During the 1980s, a term that was popularised was ‘EcoTourism’, which may genuinely be confused with Sustainable Tourism; however, one must understand that sustainable tourism is a broader and wider term geared towards long-term sustainability in the tourism industry and focused on economic, social and environmental aspects. In contrast, EcoTourism is a term with a narrow and specific focus on nature-based experiences and environmental conservation.
Ethno Tourism, also commonly known as Rural Tourism, is particularly focused on rural areas and lifestyles, where the interest of the travellers lies in discovering ethnic communities and their cultures and practices, and it is quite popular in Asian countries like India, Japan, China, etc. While it does generate a lot of income sources for rural communities, an influx of travellers also tends to disturb their rural lives and deplete their already scarce resources. Hence, there is a need to bring ethno-tourism under the ambit of sustainable tourism as well.
Community Tourism is also a type of sustainable tourism that is undertaken to enjoy a one-of-a-kind experience of living with ethnic communities and witnessing their food, culture, and customs up close. It is different from the above two categories of sustainable tourism in the sense that it intends to benefit and help the communities rather than focusing entirely on the environmental aspect of tourism.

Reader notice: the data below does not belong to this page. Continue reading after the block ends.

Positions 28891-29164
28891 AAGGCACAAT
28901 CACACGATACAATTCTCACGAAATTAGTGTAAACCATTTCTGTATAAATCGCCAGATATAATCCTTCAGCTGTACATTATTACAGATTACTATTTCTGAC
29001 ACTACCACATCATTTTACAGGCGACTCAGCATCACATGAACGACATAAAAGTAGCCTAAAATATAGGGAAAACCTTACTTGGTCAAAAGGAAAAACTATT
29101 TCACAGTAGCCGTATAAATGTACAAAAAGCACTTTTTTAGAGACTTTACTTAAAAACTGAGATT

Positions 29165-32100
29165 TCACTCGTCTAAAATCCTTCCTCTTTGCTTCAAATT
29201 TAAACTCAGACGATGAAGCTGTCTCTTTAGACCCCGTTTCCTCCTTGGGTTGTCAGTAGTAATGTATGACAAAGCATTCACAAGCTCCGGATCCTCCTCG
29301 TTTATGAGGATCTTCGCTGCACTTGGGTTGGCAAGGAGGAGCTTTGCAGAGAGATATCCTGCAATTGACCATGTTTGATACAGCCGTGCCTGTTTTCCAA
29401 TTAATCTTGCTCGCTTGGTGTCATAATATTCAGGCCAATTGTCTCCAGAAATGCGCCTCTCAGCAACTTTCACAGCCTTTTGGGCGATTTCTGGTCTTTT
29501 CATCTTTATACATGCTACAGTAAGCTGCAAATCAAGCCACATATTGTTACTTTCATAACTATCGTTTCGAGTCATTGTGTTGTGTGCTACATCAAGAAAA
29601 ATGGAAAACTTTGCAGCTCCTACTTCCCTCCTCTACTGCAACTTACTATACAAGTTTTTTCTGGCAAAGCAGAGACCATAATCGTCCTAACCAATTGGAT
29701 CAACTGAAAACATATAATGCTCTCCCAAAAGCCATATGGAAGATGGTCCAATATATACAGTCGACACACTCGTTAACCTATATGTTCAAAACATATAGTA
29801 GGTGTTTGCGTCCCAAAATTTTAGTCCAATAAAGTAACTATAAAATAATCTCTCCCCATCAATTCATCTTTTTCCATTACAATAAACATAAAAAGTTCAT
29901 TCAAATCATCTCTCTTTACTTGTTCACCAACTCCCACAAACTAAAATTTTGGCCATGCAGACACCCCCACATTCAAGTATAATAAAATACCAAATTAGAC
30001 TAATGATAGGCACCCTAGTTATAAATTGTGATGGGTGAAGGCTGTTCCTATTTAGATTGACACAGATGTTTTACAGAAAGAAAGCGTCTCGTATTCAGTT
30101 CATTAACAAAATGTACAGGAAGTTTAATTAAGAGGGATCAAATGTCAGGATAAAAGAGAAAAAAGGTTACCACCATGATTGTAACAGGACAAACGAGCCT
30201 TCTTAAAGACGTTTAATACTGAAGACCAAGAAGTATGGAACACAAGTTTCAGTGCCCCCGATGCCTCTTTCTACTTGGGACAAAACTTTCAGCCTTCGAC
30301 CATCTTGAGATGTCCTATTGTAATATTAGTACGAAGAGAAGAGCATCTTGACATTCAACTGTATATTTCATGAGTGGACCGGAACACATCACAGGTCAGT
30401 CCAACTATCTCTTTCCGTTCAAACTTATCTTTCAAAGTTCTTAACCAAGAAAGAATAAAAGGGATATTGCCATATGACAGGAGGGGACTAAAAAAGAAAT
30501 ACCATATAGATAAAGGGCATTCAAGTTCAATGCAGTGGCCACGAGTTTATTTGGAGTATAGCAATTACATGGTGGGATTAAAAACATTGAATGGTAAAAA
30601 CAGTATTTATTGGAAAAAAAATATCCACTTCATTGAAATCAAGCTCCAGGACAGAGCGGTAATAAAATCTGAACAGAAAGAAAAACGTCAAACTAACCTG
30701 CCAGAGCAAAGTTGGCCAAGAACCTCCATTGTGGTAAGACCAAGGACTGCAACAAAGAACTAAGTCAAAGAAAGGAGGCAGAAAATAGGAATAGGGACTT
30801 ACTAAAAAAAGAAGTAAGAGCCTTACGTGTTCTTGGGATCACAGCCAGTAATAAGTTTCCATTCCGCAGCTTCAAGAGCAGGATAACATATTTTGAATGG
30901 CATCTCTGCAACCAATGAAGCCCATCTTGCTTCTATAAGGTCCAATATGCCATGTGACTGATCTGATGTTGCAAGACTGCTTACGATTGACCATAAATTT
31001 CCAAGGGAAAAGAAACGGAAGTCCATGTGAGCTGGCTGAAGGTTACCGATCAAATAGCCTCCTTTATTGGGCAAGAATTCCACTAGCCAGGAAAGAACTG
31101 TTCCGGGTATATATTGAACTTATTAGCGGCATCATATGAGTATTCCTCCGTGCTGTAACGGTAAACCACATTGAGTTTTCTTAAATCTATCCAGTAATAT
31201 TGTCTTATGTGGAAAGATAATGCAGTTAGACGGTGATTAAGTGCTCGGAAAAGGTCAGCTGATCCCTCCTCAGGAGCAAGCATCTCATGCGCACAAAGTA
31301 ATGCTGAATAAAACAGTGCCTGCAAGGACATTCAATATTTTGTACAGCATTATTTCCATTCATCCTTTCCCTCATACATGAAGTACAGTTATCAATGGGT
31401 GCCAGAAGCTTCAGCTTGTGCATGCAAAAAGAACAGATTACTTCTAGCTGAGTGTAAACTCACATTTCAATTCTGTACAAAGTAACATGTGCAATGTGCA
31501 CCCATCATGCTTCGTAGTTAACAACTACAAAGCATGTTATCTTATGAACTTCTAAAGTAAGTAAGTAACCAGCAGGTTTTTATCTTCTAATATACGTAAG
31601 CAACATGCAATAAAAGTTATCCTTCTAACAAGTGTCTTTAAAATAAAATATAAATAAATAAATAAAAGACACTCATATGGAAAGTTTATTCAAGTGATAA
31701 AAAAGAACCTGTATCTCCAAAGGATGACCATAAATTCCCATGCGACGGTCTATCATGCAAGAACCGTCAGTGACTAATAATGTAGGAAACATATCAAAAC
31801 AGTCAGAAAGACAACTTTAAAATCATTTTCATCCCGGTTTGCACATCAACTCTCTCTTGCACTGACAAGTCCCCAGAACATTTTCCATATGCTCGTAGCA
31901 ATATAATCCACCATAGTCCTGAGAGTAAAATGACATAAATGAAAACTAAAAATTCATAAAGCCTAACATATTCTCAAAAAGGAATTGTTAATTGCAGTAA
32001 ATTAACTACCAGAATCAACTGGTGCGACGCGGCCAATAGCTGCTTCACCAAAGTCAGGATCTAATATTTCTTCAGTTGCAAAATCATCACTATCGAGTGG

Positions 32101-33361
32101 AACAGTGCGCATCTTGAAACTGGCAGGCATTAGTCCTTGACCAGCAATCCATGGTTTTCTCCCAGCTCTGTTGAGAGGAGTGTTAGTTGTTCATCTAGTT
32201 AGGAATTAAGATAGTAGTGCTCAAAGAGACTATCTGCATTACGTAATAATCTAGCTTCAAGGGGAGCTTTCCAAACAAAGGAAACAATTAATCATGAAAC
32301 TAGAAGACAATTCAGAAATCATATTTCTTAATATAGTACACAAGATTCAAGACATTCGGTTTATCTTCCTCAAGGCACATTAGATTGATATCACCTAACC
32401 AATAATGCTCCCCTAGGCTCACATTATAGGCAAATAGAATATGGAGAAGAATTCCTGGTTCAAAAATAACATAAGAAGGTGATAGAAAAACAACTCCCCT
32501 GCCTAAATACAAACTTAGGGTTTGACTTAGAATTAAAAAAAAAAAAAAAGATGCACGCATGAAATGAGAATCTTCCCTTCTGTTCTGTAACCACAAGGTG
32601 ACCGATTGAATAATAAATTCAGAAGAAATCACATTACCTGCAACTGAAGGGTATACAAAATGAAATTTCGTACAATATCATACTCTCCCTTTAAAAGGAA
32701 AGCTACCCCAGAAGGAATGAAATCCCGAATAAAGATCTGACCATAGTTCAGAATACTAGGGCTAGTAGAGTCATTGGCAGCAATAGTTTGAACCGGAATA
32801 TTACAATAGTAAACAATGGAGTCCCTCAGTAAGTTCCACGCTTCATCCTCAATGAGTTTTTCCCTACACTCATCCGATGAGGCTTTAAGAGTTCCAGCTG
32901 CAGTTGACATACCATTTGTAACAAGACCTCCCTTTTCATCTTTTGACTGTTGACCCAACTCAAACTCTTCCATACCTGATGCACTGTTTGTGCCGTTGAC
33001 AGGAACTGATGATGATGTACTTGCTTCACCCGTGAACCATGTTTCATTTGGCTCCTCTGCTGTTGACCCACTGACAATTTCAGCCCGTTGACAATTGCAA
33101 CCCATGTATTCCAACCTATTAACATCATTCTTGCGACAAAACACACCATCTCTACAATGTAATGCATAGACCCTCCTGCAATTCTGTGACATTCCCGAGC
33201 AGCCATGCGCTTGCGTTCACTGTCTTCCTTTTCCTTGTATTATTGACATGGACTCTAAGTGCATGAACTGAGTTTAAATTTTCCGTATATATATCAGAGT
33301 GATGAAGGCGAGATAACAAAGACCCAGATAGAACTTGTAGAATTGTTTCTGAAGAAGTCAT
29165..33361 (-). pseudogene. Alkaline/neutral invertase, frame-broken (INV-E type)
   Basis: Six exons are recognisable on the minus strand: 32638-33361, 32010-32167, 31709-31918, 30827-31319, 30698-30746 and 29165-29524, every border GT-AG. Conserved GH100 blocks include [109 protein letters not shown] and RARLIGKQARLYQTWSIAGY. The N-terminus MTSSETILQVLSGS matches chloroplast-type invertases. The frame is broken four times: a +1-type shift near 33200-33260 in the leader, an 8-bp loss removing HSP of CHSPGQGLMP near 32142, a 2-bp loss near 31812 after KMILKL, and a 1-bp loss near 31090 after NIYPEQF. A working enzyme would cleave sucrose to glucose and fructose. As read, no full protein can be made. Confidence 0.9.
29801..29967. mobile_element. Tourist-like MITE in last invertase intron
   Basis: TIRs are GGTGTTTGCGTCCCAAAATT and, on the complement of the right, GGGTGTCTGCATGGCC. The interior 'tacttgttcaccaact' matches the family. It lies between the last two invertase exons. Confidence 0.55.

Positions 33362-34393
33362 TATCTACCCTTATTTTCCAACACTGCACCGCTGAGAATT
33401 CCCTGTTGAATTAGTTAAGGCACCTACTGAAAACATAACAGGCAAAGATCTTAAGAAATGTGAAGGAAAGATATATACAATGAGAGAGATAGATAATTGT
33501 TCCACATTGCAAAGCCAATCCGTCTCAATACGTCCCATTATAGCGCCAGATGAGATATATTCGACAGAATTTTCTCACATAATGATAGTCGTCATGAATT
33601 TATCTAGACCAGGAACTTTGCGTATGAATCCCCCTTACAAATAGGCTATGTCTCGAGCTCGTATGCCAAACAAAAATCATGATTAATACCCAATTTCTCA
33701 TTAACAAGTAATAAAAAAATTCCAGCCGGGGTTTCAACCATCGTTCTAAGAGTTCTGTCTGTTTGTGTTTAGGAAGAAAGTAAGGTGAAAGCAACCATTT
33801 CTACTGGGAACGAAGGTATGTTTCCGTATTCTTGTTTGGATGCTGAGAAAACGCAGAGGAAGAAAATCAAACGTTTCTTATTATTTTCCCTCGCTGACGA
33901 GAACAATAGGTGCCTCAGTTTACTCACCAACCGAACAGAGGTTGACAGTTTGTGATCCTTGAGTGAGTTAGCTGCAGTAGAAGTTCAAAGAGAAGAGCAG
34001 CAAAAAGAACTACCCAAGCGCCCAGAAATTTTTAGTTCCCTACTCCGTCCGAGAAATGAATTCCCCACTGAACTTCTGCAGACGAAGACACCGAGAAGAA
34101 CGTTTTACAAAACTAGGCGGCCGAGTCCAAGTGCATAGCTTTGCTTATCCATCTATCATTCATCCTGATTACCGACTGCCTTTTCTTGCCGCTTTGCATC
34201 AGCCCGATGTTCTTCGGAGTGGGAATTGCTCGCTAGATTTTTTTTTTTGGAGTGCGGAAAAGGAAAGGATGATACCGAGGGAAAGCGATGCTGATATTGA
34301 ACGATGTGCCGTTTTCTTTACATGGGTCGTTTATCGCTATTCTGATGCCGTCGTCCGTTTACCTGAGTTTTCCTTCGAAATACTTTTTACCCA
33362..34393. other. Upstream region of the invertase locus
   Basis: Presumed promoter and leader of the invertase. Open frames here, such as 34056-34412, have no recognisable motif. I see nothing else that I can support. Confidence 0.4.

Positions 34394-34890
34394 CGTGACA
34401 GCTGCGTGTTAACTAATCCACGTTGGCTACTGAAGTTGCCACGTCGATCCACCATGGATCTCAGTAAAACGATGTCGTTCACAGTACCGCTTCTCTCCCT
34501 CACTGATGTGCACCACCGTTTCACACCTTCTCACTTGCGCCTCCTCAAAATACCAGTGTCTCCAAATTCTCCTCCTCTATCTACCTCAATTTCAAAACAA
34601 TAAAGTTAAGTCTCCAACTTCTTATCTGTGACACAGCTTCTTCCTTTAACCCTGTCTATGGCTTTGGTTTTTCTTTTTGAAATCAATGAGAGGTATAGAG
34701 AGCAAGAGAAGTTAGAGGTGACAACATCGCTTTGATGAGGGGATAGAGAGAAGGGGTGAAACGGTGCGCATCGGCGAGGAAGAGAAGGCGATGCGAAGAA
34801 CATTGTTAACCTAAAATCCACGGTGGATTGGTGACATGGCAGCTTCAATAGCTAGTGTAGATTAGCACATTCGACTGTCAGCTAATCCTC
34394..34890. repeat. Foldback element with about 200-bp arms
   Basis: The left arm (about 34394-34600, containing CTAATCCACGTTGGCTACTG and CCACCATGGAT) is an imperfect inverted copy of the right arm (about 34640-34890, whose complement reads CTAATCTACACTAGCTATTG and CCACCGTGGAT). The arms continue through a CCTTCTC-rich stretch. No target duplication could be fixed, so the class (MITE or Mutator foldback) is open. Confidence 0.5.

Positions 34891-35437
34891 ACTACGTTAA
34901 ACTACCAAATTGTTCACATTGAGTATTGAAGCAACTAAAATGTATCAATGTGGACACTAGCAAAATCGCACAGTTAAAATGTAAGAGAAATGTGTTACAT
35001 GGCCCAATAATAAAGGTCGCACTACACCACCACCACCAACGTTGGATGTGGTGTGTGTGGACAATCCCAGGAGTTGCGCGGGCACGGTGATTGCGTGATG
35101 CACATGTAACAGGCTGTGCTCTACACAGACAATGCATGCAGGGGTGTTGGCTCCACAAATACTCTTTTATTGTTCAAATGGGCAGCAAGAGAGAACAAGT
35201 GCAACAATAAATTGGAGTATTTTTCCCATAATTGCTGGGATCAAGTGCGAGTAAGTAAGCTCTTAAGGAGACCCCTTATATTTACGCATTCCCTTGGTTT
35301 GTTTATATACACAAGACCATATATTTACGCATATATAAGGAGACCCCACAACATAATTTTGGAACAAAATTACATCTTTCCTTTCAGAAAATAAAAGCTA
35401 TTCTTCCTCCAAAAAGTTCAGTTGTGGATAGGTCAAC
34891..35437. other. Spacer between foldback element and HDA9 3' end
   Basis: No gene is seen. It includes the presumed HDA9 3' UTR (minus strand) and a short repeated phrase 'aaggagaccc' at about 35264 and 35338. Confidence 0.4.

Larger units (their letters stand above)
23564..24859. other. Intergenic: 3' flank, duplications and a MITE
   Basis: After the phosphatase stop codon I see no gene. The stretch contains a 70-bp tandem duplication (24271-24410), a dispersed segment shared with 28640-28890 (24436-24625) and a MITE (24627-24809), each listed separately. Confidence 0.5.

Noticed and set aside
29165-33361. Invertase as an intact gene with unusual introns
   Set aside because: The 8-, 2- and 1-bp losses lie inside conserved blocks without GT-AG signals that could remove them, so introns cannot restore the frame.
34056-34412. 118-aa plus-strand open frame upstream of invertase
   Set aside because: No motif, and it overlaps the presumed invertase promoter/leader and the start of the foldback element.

Introduced in the 1980s, green tourism is another term that comes under the ambit of sustainable tourism. This also started with an aim to generate economic benefits and minimise the adverse effects on the environment by adopting practices such as using environmental-friendly products, promoting reusing supplies, etc.; however, the concept did not succeed in achieving its objective as the hotel industry started misusing this and indulged in what is known as “greenwashing” their business, which means they simply claimed and advertised to be promoting “green tourism” but in reality did not adopt any green tourism practices.
In light of environmental jurisprudence gaining importance by the minute, many more terms and concepts have been brought under the scope of sustainable tourism, which are not to be confused or used interchangeably with sustainable tourism. These are much narrower in concept and focus on specific aspects of sustainable tourism, whereas the latter is an umbrella term covering economic, social and environmental aspects of tourism and is, thus, quite multi-dimensional.